These people were the 2000 Mets. They’re not exactly the 1999 Mets, but they’re plenty good. What they lack in that certain something, they make up for with comparable competitive capabilities, which isn’t nearly as romantic as that certain something. No, it never is 1999 again, but the millennium odometer had made that explicitly clear.

Melvin Mora is still pretty much Melvin Mora, which is a very 1999 sign for 2000. On April 20 at Shea, in the tenth (the bottom of an inning when he’s been double-switched into the game), Mora steps up and homers off Curtis Leskanic to give the Mets a 5-4 win over Milwaukee. It’s his first major league home run, not counting the one he launched off Kevin Millwood in the playoffs…though why wouldn’t you count a home run you hit in the playoffs?

The Mets’ sights were aimed directly at a return to the playoffs from the moment they took flight for Tokyo. It wasn’t going to be easy. In the Bobby Valentine era, no matter how much talent the players provided the manager, and no matter how much wizardry the manager provided the players, it never was. They wouldn’t have been the Mets of just before and just after the millennial divide had it been. Their road got bumpy as hell in Los Angeles on May 29 when Ordoñez, who bold-typed the “Best” in “The Best Infield Ever?” (and definitively deleted its question mark), went out for the year with a broken forearm. Even Rey-Rey, who introduced himself to MLB by throwing out a runner at home from his knees, needed a forearm to play short. Ordoñez’s defense was irreplaceable. His offense, however, was always ripe for an upgrade.

Enter Melvin Mora, fresh from a brief DL assignment himself, as the starting shortstop of the 2000 Mets. His status as a supersub had followed him into the new century, but the Mets now had Super Joe McEwing to fill that role (with at least as much as versatility, if not as much flair), along with Kurt Abbott, who had played the position in previous seasons (and whose continued presence in 2000 was yet another reminder that 1999 was a once-in-a-lifetime year). Melvin had hit another home run since beating the Brewers, which gave him two on the season, or two more than Rey-O had produced. Melvin’s postseason defense had drawn rave reviews from the outfield, but he was billed as a shortstop when he came to St. Lucie prominence two Marches before. It would be a tradeoff, but the Mets didn’t have much of a choice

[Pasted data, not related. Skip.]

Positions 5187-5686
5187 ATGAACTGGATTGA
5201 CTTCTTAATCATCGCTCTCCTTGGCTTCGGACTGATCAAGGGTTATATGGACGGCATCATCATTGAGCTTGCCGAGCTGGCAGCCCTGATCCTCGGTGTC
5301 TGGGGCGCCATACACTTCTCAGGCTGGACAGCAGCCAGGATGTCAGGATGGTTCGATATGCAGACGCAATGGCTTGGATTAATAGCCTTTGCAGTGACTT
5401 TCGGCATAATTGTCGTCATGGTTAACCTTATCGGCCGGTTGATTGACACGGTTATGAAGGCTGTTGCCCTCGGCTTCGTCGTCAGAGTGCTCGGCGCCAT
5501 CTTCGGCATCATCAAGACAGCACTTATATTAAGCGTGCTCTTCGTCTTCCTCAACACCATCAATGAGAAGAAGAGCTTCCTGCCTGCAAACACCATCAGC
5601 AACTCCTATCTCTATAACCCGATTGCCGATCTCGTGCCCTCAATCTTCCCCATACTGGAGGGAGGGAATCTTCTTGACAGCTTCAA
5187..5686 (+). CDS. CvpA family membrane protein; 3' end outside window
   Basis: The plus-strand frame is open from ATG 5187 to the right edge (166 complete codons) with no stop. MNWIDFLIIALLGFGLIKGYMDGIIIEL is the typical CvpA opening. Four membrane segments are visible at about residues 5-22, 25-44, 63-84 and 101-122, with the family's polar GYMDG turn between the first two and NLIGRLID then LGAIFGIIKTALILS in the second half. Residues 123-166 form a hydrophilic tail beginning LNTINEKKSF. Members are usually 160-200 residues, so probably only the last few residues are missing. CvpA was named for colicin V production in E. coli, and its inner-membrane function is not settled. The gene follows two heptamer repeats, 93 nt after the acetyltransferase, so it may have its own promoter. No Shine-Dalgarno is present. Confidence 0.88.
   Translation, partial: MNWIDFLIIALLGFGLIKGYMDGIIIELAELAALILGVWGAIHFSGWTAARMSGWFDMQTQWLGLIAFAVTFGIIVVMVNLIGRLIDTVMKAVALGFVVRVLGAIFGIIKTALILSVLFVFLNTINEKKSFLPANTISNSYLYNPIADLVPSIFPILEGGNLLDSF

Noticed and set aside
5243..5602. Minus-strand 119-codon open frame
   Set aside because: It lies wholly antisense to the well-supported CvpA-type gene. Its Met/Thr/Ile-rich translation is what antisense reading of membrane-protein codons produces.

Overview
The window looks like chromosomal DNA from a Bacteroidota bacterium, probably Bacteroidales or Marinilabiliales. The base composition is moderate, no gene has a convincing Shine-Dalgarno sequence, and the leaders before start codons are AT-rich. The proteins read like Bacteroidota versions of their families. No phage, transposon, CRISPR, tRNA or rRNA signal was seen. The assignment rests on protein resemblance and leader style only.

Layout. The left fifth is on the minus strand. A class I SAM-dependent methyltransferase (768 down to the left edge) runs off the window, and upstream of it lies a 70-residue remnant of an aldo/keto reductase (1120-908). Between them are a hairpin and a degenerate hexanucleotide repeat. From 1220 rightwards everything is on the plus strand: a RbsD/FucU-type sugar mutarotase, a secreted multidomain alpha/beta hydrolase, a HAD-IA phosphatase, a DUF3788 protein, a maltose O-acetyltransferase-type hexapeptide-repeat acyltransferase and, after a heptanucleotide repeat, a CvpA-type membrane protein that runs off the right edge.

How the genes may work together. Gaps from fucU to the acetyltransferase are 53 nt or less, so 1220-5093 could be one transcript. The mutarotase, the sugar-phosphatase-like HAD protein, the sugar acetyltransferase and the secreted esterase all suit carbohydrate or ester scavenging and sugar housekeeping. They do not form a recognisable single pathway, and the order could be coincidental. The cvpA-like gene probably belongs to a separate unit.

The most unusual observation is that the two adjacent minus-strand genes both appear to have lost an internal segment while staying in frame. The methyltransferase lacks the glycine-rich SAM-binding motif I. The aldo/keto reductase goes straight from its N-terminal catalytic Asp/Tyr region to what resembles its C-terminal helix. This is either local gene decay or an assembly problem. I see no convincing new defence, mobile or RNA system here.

Sadly, they didn’t have much of a shortstop in Melvin Mora. It was jarring to watch him not pick up ground balls after four-plus seasons of Rey Ordoñez erecting and patrolling a veritable force field between second and third. Rey played 154 games at shortstop in 1999 and made four errors. Melvin Mora made seven errors in a 26-game span that covered late June to late July of 2000. Ordoñez was a high bar. Even Ordoñez wasn’t clearing it before his injury (six errors in 44 games), but between Mora in for Ordoñez and Zeile in for Olerud, nobody was asking any longer whether this was The Best Infield Ever.

Instead, they asked if there was something more the Mets could do about shortstop. Mora was contributing offensively as an everyday player, adding four homers to his ledger and coolly and calmly accepting ball four on a three-two count to build the legendary ten-run rally of the eighth inning of June 30. It’s most famous for Mike Piazza’s three-run laser of a homer. Usually unnoted is that it was Mora who scored the run to tie things up at eight. Melvin hadn’t lost his knack for making the Braves sweat late in games that were cluttered with runs.

What Melvin would lose before July was over was his role as starting shortstop for the New York Mets. His parking space, too. He was traded to the Orioles on July 28 for Mike Bordick, one of those guys talked up as a “surehanded” or “two-out” shortstop. Hit a grounder to Bordick with two outs, he was sure to pick it up and throw it cleanly to first. Mora did so much well, yet he didn’t necessarily inspire that kind of confidence at that precise position, and a sense of security is what the Mets craved at this stage of 2000.